A few days ago Huanglongbing (HLB), also known as the Citrus Greening Disease, was detected in Colton, prompting a 5-mile radius quarantine that affects at least four Redlands groves. If untreated it could devastate citrus growers, said the California Department of Food and Agriculture during a public meeting held on Monday, Feb. 3, at the Redlands Council Chambers.
Representatives from the San Bernardino County Department of Agriculture/Weights and Measures were also present to discuss processes for growing, harvesting and moving citrus inside the quarantine boundary.
The disease is is hosted by a tiny insect, the Asian citrus psyllid, which can transfer the disease from tree to tree as the insect feeds on citrus leaves. The psyllid has been found in groves all over Southern California, including commercial groves. Just having the psyllid in the tree does not mean the tree is diseased, however. There is hope if the psyllid can be eradicated from backyards.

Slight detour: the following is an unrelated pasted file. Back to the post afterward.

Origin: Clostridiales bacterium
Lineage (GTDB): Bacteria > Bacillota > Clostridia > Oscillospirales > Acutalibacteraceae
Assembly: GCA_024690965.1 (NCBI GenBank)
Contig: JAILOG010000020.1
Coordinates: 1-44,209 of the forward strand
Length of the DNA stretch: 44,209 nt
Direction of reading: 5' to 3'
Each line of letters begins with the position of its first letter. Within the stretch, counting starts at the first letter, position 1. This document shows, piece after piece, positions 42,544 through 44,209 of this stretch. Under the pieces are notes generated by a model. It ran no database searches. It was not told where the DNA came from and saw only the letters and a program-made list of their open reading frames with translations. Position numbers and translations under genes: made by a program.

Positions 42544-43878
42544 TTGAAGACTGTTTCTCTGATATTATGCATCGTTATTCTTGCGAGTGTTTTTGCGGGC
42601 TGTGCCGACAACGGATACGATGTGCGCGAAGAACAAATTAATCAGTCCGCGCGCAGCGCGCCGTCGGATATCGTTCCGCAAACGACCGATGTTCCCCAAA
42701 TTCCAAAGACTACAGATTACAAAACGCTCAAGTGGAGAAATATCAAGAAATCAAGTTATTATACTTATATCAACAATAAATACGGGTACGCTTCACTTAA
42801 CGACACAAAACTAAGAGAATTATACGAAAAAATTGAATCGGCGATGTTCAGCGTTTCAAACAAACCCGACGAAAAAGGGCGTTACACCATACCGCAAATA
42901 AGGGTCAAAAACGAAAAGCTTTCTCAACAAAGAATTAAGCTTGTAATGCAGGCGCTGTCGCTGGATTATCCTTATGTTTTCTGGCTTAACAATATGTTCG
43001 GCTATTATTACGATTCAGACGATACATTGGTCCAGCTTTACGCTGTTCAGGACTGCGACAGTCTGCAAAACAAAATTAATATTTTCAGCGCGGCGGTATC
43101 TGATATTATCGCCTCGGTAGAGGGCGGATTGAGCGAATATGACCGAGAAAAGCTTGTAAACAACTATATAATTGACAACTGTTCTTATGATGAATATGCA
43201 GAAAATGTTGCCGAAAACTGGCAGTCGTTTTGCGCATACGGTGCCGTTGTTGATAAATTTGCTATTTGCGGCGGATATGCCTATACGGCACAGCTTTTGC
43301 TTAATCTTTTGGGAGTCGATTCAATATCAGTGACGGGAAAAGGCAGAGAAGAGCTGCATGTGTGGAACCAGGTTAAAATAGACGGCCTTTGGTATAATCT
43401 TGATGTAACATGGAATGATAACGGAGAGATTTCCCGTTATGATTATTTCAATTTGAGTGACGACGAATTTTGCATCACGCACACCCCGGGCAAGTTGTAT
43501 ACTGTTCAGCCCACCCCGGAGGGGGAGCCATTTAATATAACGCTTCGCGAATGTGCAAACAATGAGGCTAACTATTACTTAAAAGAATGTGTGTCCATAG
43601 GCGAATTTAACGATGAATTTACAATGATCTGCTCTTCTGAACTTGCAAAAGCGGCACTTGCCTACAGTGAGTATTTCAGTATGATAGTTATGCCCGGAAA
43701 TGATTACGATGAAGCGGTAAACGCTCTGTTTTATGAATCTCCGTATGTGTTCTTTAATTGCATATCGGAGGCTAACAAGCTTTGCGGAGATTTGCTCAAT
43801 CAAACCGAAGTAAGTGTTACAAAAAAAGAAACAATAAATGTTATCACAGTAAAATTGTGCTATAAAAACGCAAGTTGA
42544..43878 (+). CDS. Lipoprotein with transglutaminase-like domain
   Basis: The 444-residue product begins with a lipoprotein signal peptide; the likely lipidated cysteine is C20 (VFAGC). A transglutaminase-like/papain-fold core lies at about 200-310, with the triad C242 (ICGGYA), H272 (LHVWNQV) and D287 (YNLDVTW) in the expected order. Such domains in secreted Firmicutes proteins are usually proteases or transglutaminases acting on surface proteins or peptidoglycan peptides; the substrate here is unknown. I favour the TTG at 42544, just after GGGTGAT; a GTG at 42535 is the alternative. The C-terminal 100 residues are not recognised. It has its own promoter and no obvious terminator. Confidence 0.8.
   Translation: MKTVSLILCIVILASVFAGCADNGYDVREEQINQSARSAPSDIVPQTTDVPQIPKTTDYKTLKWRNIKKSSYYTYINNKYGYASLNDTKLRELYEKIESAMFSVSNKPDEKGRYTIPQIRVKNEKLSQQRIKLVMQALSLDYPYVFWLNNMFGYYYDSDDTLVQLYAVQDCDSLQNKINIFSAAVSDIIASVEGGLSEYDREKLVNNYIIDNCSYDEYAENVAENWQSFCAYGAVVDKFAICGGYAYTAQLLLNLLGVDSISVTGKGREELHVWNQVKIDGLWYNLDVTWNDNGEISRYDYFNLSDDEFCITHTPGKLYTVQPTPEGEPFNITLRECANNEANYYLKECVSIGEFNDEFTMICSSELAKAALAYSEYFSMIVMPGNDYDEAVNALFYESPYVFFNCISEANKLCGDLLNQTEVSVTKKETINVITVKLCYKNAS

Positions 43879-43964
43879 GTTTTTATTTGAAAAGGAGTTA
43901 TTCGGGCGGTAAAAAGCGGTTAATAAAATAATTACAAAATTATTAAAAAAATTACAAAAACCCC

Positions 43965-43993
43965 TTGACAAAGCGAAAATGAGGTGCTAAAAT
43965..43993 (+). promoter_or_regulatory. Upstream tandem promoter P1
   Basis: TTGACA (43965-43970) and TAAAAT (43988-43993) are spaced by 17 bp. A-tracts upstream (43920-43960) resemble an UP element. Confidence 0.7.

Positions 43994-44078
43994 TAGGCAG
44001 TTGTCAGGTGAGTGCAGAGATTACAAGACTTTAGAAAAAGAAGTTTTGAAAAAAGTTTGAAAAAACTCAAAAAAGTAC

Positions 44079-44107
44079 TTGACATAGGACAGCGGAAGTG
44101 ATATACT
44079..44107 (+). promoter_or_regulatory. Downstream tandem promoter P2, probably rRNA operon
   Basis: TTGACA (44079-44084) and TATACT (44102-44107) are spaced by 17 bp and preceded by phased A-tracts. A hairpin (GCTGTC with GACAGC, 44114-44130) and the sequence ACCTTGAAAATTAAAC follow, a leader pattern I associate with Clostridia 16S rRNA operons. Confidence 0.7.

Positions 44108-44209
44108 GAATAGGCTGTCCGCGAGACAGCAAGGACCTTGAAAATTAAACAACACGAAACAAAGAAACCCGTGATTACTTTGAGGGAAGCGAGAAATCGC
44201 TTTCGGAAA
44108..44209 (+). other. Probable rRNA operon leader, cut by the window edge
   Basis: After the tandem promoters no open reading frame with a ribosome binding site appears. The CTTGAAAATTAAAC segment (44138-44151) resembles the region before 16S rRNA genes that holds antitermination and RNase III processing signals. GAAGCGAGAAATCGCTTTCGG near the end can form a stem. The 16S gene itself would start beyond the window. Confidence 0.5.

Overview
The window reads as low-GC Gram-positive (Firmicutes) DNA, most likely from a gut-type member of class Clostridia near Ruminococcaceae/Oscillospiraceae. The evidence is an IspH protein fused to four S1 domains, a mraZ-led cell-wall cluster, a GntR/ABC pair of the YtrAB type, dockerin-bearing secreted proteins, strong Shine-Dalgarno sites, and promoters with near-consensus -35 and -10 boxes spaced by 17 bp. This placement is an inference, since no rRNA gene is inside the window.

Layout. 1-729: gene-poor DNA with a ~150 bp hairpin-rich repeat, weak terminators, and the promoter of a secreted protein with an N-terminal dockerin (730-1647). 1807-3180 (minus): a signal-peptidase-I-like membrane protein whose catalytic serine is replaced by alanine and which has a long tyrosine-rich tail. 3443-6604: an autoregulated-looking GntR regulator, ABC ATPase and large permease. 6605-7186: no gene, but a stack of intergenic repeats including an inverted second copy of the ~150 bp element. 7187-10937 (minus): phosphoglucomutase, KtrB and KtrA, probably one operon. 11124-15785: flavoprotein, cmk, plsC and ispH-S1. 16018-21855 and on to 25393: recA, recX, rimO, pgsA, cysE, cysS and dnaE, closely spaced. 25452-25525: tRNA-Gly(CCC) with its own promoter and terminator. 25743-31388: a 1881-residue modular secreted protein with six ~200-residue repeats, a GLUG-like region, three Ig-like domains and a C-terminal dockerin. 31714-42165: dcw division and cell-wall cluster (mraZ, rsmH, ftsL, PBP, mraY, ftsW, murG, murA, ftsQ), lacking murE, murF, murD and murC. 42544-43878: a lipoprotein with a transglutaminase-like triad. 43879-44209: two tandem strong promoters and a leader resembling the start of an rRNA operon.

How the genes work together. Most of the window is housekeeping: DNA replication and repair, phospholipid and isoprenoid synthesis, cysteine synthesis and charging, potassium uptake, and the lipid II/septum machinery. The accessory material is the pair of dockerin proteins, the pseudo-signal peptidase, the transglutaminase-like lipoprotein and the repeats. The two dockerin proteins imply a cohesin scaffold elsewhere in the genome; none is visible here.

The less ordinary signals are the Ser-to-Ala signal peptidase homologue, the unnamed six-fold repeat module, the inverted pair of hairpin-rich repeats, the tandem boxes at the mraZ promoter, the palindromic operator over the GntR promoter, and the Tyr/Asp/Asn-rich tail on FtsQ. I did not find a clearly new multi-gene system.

“If we don’t take care of it there is a risk of a wide area being impacted,” Sharma said. Everybody has to participate in the effort to stop the spreading. Florida has lost nearly 50 percent of its citrus production due to HLB — that’s how serious this is.”
The Redlands groves affected are Palmetto Grove, Mountain View, Interstate 10 and the Gateway Grove, said representatives of Redlands’ Facilities and Community Services. A commercial citrus grove is defined as any parcel with 25 or more citrus trees. Fruit harvested from city groves within the quarantine area can still be packed and sold but must undergo additional treatment.